Seafood Linguine with Coriander Pesto

A delightful seafood linguine recipe, laced with a fresh coriander pesto. The crab and prawns harmonise with the zesty lime, chilli kick and fragrant coriander.

The Weekend Cookbook
From the book The Weekend Cookbook
By Catherine Hill
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Introduction

This coriander pesto is just gorgeous with prawns or pretty much any type of seafood. It’s well worth doubling up on as it’ll keep for a good few days in the fridge if you keep the surface of the pesto covered with a slick of olive oil.

Serves 4
Easy
Cook time: 20 min

Ingredients

350g linguine
4 tbsp olive oil
1 bunch spring onions, sliced
3 garlic cloves, chopped
1 red chilli, deseeded and chopped
500g large peeled raw prawns
250g baby plum tomatoes, halved
150g fresh baby spinach
250g fresh white and brown crab meat
Juice of 1 lime
For the coriander pesto:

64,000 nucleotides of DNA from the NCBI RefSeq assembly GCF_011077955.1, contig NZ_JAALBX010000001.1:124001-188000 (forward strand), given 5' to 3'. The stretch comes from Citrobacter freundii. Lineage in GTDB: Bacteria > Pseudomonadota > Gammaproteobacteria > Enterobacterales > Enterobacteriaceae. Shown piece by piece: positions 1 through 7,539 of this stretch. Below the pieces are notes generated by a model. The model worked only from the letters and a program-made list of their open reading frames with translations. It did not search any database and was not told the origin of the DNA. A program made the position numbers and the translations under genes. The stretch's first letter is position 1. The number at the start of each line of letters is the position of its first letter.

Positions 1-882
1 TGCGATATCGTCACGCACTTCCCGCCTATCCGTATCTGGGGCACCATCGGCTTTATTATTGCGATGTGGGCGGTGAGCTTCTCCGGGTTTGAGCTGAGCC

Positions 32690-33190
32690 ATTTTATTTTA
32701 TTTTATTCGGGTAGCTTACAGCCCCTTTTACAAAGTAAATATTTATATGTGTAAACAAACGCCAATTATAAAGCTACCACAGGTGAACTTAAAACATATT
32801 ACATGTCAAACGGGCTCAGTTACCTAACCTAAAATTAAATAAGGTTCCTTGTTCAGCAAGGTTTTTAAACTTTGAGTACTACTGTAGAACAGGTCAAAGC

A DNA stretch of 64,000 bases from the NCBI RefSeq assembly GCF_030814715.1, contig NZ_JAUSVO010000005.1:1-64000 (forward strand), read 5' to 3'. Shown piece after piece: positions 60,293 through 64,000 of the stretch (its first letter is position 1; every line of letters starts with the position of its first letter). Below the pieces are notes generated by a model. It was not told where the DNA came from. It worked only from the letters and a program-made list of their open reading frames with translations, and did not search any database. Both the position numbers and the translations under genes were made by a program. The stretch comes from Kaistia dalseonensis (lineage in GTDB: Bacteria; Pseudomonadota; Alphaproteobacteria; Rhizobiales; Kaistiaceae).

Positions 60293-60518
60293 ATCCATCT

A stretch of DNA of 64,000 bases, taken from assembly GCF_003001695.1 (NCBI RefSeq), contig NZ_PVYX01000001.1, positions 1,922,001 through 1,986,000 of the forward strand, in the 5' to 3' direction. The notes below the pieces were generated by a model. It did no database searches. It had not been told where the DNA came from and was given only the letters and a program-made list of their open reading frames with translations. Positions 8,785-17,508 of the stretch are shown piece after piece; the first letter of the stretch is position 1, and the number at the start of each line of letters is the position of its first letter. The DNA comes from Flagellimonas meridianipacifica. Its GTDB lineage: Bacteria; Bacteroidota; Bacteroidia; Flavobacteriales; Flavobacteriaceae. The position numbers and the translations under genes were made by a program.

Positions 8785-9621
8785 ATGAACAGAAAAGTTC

25g pine nuts
25g Parmesan, finely grated
1 garlic clove, crushed
8 tbsp finely chopped coriander
A good squeeze lime juice
6 tbsp olive oil

Instructions

To make the pesto by hand, place all of the ingredients in a mortar or small bowl and add a good pinch of coarse salt. Crush with a pestle or the base of a rolling pin to make a thick paste. Check the seasoning and set to one side.

Cook the linguine until al dente, drain and set to one side, reserving some of the hot cooking water. Heat a large frying pan or wok until searing hot, add the oil and immediately add the spring onions, garlic and chilli. Stir-fry for 2 minutes, taking care not to let it catch.

Add the prawns and cook over a high heat for 2 minutes. Add the tomatoes and continue to cook until the prawns are cooked through. Season very well.

Tip the pasta back into its hot cooking pot and add the prawn mixture. Add the spinach and crab and a good squeeze of lime. Gently combine, adding some of the reserved hot water if it needs a bit more sauciness. Spoon on to warmed plates and dot with some of the pesto.

Tip:

When you cook garlic over such an intense heat, it’s very easy for it to catch and give off a bitter flavour. Have an emergency glass of white wine to hand to douse it down if it looks like it might burn. Any excuse …

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